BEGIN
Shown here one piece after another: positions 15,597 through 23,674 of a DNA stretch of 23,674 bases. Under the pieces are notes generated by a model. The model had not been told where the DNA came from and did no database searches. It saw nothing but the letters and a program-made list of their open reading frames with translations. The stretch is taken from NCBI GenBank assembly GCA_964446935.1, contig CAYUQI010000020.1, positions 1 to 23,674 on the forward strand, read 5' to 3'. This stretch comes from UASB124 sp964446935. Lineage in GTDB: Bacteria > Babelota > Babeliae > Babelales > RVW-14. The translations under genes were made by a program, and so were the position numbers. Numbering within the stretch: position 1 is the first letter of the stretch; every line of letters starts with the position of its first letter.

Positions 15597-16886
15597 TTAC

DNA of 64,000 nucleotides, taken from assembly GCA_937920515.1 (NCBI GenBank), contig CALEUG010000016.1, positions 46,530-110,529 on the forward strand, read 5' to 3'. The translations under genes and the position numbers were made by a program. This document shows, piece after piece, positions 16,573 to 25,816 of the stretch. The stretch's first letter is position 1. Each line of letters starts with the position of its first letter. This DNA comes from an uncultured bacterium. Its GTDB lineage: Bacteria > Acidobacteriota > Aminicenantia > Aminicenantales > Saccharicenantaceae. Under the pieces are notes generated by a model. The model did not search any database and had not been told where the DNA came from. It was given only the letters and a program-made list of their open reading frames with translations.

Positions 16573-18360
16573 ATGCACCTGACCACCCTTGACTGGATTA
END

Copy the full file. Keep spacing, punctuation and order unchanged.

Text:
Shown here one piece after another: positions 15,597 through 23,674 of a DNA stretch of 23,674 bases. Under the pieces are notes generated by a model. The model had not been told where the DNA came from and did no database searches. It saw nothing but the letters and a program-made list of their open reading frames with translations. The stretch is taken from NCBI GenBank assembly GCA_964446935.1, contig CAYUQI010000020.1, positions 1 to 23,674 on the forward strand, read 5' to 3'. This stretch comes from UASB124 sp964446935. Lineage in GTDB: Bacteria > Babelota > Babeliae > Babelales > RVW-14. The translations under genes were made by a program, and so were the position numbers. Numbering within the stretch: position 1 is the first letter of the stretch; every line of letters starts with the position of its first letter.

Positions 15597-16886
15597 TTAC

DNA of 64,000 nucleotides, taken from assembly GCA_937920515.1 (NCBI GenBank), contig CALEUG010000016.1, positions 46,530-110,529 on the forward strand, read 5' to 3'. The translations under genes and the position numbers were made by a program. This document shows, piece after piece, positions 16,573 to 25,816 of the stretch. The stretch's first letter is position 1. Each line of letters starts with the position of its first letter. This DNA comes from an uncultured bacterium. Its GTDB lineage: Bacteria > Acidobacteriota > Aminicenantia > Aminicenantales > Saccharicenantaceae. Under the pieces are notes generated by a model. The model did not search any database and had not been told where the DNA came from. It was given only the letters and a program-made list of their open reading frames with translations.

Positions 16573-18360
16573 ATGCACCTGACCACCCTTGACTGGATTA